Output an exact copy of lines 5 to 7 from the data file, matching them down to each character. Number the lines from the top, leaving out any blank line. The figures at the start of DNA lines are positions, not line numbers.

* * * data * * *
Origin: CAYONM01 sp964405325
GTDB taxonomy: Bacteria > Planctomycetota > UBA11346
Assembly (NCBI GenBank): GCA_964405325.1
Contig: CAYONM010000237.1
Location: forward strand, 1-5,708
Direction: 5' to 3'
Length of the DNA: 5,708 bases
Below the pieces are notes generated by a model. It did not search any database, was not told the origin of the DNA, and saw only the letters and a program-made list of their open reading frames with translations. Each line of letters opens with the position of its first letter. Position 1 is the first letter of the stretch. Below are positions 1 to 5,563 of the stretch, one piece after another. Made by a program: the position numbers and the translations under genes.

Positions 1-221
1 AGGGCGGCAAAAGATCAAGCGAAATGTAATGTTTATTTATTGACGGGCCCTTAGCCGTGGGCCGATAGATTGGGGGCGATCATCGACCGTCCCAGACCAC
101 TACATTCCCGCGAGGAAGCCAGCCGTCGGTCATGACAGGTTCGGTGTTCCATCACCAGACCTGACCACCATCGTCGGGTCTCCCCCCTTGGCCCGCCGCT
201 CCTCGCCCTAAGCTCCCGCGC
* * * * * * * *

Location: forward strand, 1-5,708
Direction: 5' to 3'
Length of the DNA: 5,708 bases